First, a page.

Also, it's stated in the article, GM will also honor the better incentives between the date of order and delivery, with the exception of financing-based ones that change due to interest rates.

        • I’d agree Sam. You’re required to create a new order if they can’t deliver the year you ordered. So new pricing could occur. Not much you can do about it. Maybe the dealer will negotiate a price reduction.

          Keep in mind, there could be upsides to this as well. I’m expecting to have to change my Sierra order to a 2023. Hopefully if that’s necessary, I’ll get some added features or something. Regardless, not worth worrying about. If it’s a major issue, I shouldn’t worry about getting a new truck now.

          • Good point on the technically creating a new order; it'd be nice if GM followed Ford's tack in this.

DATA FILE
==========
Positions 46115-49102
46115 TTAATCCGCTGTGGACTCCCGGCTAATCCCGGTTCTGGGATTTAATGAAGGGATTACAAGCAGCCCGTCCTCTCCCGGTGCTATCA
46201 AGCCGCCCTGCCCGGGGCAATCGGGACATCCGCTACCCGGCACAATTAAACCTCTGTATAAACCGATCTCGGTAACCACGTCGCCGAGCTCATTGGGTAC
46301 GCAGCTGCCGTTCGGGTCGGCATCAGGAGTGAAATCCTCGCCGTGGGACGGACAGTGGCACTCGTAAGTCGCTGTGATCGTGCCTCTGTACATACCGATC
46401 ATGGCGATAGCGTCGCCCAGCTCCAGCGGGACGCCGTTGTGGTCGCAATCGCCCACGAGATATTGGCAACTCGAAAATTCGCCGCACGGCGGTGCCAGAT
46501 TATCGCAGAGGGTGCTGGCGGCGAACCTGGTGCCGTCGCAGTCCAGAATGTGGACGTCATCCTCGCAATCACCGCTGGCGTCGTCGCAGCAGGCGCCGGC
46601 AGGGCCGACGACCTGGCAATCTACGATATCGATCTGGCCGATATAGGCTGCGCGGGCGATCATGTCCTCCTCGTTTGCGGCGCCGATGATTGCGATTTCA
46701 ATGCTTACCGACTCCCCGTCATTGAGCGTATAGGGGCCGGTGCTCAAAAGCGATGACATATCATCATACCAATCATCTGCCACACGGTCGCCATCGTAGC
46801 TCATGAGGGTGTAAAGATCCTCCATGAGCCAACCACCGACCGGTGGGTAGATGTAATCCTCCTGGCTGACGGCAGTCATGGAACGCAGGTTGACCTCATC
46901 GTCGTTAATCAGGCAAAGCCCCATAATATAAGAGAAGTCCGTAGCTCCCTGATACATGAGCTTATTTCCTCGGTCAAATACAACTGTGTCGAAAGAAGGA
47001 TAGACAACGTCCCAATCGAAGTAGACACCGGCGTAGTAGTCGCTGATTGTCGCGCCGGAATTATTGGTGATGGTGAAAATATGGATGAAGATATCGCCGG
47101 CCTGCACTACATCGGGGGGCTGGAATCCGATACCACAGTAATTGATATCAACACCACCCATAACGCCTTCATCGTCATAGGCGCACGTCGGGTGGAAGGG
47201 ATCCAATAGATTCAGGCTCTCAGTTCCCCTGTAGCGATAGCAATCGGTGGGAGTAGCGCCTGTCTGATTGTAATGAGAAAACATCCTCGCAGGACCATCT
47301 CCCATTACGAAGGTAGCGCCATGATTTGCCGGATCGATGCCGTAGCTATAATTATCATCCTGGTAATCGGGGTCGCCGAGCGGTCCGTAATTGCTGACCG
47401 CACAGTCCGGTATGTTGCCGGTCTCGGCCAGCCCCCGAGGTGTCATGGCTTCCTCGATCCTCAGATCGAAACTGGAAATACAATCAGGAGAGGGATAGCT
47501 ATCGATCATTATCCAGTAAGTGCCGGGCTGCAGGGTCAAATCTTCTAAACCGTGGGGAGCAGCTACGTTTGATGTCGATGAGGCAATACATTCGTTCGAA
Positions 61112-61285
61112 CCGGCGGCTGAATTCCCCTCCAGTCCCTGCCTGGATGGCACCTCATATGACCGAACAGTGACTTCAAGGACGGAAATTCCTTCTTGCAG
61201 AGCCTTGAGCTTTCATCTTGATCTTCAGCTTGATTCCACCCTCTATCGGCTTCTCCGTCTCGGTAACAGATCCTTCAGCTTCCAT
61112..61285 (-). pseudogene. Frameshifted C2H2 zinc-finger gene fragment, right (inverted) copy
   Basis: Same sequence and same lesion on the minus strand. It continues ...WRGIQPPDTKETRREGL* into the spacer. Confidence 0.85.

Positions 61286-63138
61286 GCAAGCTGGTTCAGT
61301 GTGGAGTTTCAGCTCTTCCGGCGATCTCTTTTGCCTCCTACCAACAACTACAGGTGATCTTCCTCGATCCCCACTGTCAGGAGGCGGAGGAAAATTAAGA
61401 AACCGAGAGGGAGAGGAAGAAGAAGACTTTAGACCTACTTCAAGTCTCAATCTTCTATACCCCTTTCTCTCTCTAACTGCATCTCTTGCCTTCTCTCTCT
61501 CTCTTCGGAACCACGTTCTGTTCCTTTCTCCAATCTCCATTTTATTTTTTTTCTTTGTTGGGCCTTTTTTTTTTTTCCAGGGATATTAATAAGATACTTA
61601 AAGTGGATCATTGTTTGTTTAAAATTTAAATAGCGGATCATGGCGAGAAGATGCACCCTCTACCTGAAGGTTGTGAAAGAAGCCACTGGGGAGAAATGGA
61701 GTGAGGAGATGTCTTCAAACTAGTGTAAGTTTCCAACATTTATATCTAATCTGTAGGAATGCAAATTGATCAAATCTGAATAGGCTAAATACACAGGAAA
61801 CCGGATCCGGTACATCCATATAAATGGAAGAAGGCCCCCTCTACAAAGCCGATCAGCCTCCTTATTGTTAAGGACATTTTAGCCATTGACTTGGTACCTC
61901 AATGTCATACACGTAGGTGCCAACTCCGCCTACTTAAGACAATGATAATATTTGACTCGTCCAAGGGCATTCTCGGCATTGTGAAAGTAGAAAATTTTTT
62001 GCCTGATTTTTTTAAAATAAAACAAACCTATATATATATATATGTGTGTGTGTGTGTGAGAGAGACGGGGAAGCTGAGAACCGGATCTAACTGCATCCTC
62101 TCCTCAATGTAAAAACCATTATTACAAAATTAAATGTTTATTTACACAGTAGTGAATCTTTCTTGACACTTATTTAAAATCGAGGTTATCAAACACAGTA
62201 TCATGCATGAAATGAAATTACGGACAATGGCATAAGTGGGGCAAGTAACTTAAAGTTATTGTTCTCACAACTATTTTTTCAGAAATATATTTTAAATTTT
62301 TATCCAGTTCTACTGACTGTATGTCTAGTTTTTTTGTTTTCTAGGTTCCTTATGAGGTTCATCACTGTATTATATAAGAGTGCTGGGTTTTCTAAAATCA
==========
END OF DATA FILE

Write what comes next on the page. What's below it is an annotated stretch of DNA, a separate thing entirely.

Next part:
Though given that the '22 MY cutoff is coming up soon (I believe) and dealerships will have to re-tool the new orders for '23, how are they going to know what to price the new orders at until the '23 MY has been announced (likely no announcement till June or July on any changes and expected pricing)?

            Anyone have any experience with this from the '21 to ''22 model years? Will they just leave the price blank until the new MSRP is released?

          • The 22 MY order books will shut down and 23 MY will open up. This will occur prior to production change over.

            You’ll have to go in and compile a new 23 MY order and pick options all over again. Supposed to retain place in line despite the change over in MY.

  • Buyer Beware! Some unscrupulous dealers do not honor all the rules of the GM employee/retiree purchase plan. I was a victim who learned the hard way.

  • I'm glad GM is doing this. One of the reasons that makes GM one of my favorite car companies is that they offer better cars at lower prices than competitors.